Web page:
The story opens with Clarice Starling now a seasoned, no-nonsense FBI agent. When she’s deemed responsible for a drug bust that goes wrong, she’s assigned to a high-profile manhunt of Hannibal Lecter designed to improve her reputation in the public eye. The newfound interest in the still-missing Lecter is implanted by Mason Verger (Gary Oldman, under some incredible practical effects), a wealthy child molester with political connections. Verger survived Lecter’s wrath years earlier, after he was assigned to Dr. Lecter for therapy. The prescription: Lecter convinced Verger to slice away his face and feed the chunks to dogs. Now he’s a grim sight, all scar tissue and peeled-away eyelids. Anyway, the obsessed Verger dangles Clarice like bait, compelling Lecter to write her a letter from his current location in Florence, Italy, where he operates under a false name as an art historian. There, a detective named Pazzi (Giancarlo Giannini) spots Lecter and, hoping to keep up with the expensive lifestyle to which his younger wife (Francesca Neri) is accustomed, risks contacting Verger’s people for the $3 million reward for information leading to Lecter’s whereabouts.
From the outset, Hannibal feels impersonal. Whereas Demme placed the viewer in Clarice’s subjectivity, Scott prefers not to identify with any single character. This version of Clarice has a hardened shell, and her internal life seems to have been replaced by memories of her interactions with Lecter, used mostly as callbacks to Silence. Lecter’s sinister presence is like watching a deadly predator who also utters kitschy lines like “Okee dokee” and refers to packed bags as being “heavy as bodies” in front of Pazzi. It’s as though he wants to get caught. There’s an almost camp quality to Lecter this time around, as though it’s only taken two films for him to make Freddy Krueger’s journey from a frightening boogeyman in A Nightmare on Elm Street (1984) to a pseudo-Looney Tune in Freddy’s Dead: The Final Nightmare (1989). Despite the character’s horrible crimes, Scott, following Harris’ lead, positions Lecter as an antihero against Verger and the American authorities, represented here by a contemptible and chauvinist Justice Department official, Paul Krendler (Ray Liotta). Lecter killing these unsavory types becomes a type of “public service,” we learn, suggesting our friendly neighborhood cannibal is doing us a favor. Isn’t he swell?
While Clarice remains on the sidelines, pouring over old crime scene photos and audiotapes of Lecter in her basement office, Lecter makes mincemeat out of everyone who attempts to apprehend him. We almost feel sorry for Pazzi, whom Lecter toys with and insults before disemboweling and hanging him like an unfortunate ancestor. Verger gets his just desserts when his plan to feed Lecter to flesh-eating pigs backfires in an admittedly nasty, memorable sequence. Krendler receives his comeuppance, too, when Lecter drugs him and feeds him a portion of his own brain. It’s all meant to be deliciously lurid, but it feels rather tasteless and shallow. The gory details of The Silence of the Lambs and Buffalo Bill’s flesh couture at least bore some symbolic parallels to Clarice’s transformation into a graduated agent no longer shaped by her past. Here, the banal eating motif caters to an audience wild about Hannibal “The Cannibal” Lecter, leaving beloved characters like Clarice tangled in the viscera.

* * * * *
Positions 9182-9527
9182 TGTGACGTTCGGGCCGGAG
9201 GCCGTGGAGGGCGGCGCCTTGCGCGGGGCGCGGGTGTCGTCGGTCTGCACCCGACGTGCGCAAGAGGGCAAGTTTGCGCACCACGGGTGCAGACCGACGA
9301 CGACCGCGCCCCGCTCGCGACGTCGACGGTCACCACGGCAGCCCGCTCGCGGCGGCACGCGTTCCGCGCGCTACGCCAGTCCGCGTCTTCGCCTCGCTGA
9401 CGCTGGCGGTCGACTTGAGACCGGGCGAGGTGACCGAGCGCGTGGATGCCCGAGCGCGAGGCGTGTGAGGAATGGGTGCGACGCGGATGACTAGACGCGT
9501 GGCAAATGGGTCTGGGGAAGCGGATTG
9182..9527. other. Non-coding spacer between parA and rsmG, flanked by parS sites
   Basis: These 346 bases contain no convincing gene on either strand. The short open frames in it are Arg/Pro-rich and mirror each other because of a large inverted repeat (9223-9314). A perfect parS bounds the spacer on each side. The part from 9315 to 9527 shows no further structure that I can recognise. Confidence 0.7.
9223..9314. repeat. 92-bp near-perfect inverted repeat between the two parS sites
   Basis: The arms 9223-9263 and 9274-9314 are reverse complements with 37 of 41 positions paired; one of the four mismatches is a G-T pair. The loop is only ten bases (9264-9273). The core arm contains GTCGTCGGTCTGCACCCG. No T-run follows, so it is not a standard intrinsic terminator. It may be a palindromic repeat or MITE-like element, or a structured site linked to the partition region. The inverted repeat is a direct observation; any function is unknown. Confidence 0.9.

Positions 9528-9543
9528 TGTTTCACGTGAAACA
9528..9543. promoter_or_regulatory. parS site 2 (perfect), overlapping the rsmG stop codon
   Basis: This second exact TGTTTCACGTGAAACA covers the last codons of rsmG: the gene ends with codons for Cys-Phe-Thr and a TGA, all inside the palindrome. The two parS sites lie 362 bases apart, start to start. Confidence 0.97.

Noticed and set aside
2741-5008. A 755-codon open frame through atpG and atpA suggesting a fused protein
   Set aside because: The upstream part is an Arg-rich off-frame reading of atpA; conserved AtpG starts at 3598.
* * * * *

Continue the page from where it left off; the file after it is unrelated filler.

Scott’s production at least had the good sense to avoid Harris’ original ending, which finds Clarice and Hannibal running off together as lovers. Instead, we’re left with the director’s penchant for heavy-handed slow-motion sequences and grandiose camerawork that captures the beauty of Florence or Verger’s massive estate. Just as the use of unnecessary visual flourishes, the script lacks any depth, relying on our established fondness for Clarice and Hannibal to compel our interest. Except, these people don’t look like the Clarice and Hannibal we know; they’re strangers, and the script isn’t interested in investigating their lives. Even so, Scott captures the scenes of violence in memorable ways, including the tense drug bust opening that looks like something orchestrated by his late brother Tony. Ever the visualist, he allows himself to get wrapped up in the surfaces of things, not the people who inhabit these spaces, making the whole sequel feel superficial, complete with multiple nods to Gucci products (look for Scott’s biopic, House of Gucci, in late 2021).
Indeed, the film never elevates itself from a product. It’s shot and constructed like a commercial for itself—blatantly inspired by its money-making potential as opposed to any desire to outperform, augment, or even repeat the earlier film’s appeal. Hopkins turns up the hamminess, as though his entire performance is rooted in the same instinct that inspired him to slither after his famous Chianti speech in Silence. This makes Lecter little more than a shadow of his intimidating self. He’s too busy cracking wise and earning our sympathy against a cadre of bad guys to be scary. Moore fares somewhat better, suggesting Clarice has worked through her psychological hangups, but the character was not written with an inner life. What matters in Hannibal is that Lecter accumulates a body count and once more escapes with his freedom, spoon-feeding viewers the ghastly situations they were hungry for, with none of the psychological complexity of Silence. Along with Scott’s visually confident if misapplied direction, it’s all very serviceable and watchable while also being devoid of any substance and unworthy of prolonged thought.
(Note: This review was suggested by supporters on Patreon.)